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In the context of the World Wide Web, deep linking consists of using a hyperlink that links to a specific, generally searchable or indexed, piece of web content on a website (i.e. http://example.com/path/page), rather than the home page (i.e. http://example.com/).
This link: http://en.wikipedia.org/wiki/Deep_linking#Example is an example of a deep link. The URL contains all the information needed to point to a particular item, in this case the example section of the English Wikipedia article on deep linking, instead of the Wikipedia home page at http://www.wikipedia.org/.
The technology behind the World Wide Web, the Hypertext Transfer Protocol (HTTP), does not actually make any distinction between "deep" links and any other links—all links are functionally equal. This is intentional; one of the design purposes of the Web is to allow authors to link to any published document on another site. The possibility of so-called "deep" linking is therefore built into the Web technology of HTTP and URLs by default—while a site can attempt to restrict deep links, to do so requires extra effort. According to the World Wide Web Consortium Technical Architecture Group, "any attempt to forbid the practice of deep linking is based on a misunderstanding of the technology, and threatens to undermine the functioning of the Web as a whole".
Some commercial websites object to other sites making deep links into their content either because it bypasses advertising on their main pages, passes off their content as that of the linker or, like The Wall Street Journal, they charge users for permanently valid links.
Sometimes, deep linking has led to legal action such as in the 1997 case of Ticketmaster versus Microsoft, where Microsoft deep-linked to Ticketmaster's site from its Sidewalk service. This case was settled when Microsoft and Ticketmaster arranged a licensing agreement.
Ticketmaster later filed a similar case against Tickets.com, and the judge in this case ruled that such linking was legal as long as it was clear to whom the linked pages belonged. The court also concluded that URLs themselves were not copyrightable, writing: "A URL is simply an address, open to the public, like the street address of a building, which, if known, can enable the user to reach the building. There is nothing sufficiently original to make the URL a copyrightable item, especially the way it is used. There appear to be no cases holding the URLs to be subject to copyright. On principle, they should not be."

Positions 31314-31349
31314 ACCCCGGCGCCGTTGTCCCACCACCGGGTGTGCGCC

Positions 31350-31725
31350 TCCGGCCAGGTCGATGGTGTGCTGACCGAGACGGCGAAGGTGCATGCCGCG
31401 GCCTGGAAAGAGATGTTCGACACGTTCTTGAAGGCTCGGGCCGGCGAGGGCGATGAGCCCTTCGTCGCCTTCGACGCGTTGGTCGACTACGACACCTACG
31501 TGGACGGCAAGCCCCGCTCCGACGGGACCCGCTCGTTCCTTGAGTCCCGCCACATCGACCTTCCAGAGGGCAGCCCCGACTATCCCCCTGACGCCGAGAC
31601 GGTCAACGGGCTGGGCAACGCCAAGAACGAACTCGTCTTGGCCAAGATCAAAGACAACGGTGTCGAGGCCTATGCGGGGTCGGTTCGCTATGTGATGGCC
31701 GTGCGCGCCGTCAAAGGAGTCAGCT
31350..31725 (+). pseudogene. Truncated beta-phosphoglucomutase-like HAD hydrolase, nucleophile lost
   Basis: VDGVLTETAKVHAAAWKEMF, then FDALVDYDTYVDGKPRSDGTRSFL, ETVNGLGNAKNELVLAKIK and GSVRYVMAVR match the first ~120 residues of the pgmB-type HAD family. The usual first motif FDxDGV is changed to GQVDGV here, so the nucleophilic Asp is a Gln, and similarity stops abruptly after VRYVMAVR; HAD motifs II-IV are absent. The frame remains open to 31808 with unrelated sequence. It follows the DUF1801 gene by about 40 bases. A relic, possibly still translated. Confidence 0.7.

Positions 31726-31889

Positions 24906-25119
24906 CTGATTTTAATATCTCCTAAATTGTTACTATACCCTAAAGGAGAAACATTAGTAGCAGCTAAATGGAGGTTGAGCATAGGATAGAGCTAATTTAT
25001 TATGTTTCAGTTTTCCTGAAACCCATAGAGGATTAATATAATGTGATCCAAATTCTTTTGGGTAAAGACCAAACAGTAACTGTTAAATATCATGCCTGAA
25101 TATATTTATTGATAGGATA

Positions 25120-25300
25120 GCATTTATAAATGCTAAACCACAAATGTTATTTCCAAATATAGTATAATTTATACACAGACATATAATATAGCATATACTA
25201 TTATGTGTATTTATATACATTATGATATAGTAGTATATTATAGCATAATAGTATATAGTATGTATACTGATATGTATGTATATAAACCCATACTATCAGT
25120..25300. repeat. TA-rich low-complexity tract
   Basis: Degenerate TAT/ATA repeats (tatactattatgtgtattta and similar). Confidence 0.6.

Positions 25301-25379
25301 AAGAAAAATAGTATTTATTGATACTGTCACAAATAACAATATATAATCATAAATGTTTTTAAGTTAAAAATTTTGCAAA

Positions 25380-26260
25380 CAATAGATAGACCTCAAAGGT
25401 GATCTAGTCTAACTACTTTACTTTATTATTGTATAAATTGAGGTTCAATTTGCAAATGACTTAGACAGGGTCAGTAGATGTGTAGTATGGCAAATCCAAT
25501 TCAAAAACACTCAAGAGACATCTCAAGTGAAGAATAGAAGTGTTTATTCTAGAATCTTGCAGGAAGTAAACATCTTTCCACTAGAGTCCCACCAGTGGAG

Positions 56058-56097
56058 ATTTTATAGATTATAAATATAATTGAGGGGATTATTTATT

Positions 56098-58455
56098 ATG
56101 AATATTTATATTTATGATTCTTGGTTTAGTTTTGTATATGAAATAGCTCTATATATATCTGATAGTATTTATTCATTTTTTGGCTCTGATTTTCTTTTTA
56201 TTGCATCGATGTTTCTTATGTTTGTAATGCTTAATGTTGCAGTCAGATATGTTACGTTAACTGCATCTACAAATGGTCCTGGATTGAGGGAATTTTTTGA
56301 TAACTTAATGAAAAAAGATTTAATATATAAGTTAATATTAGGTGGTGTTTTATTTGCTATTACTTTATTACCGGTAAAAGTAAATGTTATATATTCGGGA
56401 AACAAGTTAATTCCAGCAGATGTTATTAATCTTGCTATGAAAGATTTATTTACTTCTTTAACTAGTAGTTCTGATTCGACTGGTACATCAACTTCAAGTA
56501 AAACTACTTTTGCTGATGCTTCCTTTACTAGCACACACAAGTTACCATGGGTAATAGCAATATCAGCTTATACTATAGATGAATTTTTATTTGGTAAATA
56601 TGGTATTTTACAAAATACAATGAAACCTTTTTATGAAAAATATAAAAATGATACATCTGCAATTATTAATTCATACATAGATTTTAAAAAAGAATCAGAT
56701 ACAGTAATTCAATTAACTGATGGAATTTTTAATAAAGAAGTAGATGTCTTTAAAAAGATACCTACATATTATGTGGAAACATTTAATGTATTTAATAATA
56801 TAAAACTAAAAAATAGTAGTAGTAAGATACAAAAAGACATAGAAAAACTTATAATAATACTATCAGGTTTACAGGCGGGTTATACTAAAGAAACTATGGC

Websites which are built on web technologies such as Adobe Flash and AJAX often do not support deep linking. This can result in usability problems for people visiting such websites. For example, visitors to these websites may be unable to save bookmarks to individual pages or states of the site, web browser forward and back buttons may not work as expected, and use of the browser's refresh button may return the user to the initial page.
However, this is not a fundamental limitation of these technologies. Well-known techniques, and libraries such as SWFAddress and unFocus History Keeper, now exist that website creators using Flash or AJAX can use to provide deep linking to pages within their sites.
Probably the earliest legal case arising out of deep-linking was the 1996 Scottish case of The Shetland Times vs The Shetland News where the Times accused the News of appropriating stories on the Times' website as its own.
In December 2006, a Texas court ruled that linking by a motocross website to videos on a Texas-based motocross video production website did not constitute fair use. The court subsequently issued an injunction. This case, SFX Motor Sports Inc., v. Davis, was not published in official reports, but is available at 2006 WL 3616983.
In a February 2006 ruling, the Danish Maritime and Commercial Court (Copenhagen) found systematic crawling, indexing and deep-linking by portal site ofir.dk of real estate site Home.dk not to conflict with Danish law or the database directive of the European Union. The Court even stated that search engines are desirable for the functioning of the Internet of today; and that, when publishing information on the Internet, one must assume—and accept—that search engines deep link to individual pages of one's website.
Web site owners wishing to prevent search engines from deep linking are able to use the existing Robots Exclusion Standard (robots.txt file) to specify their desire or otherwise for their content to be indexed. People in favor of deep linking often feel that content owners who fail to provide a robots.txt file are implying that they do not object to deep linking either by search engines or others who might link to their content. People against deep linking often claim that content owners may be unaware of the Robots Exclusion Standard or may not use robots.txt for other reasons. Deep linking is also practiced outside the search engine context, so some participating in this debate question the relevance of the Robots Exclusion Standard to controversies about Deep Linking. The Robots Exclusion Standard does not programmatically enforce its directives so it does not prevent search engines and others who do not follow polite conventions from deep linking.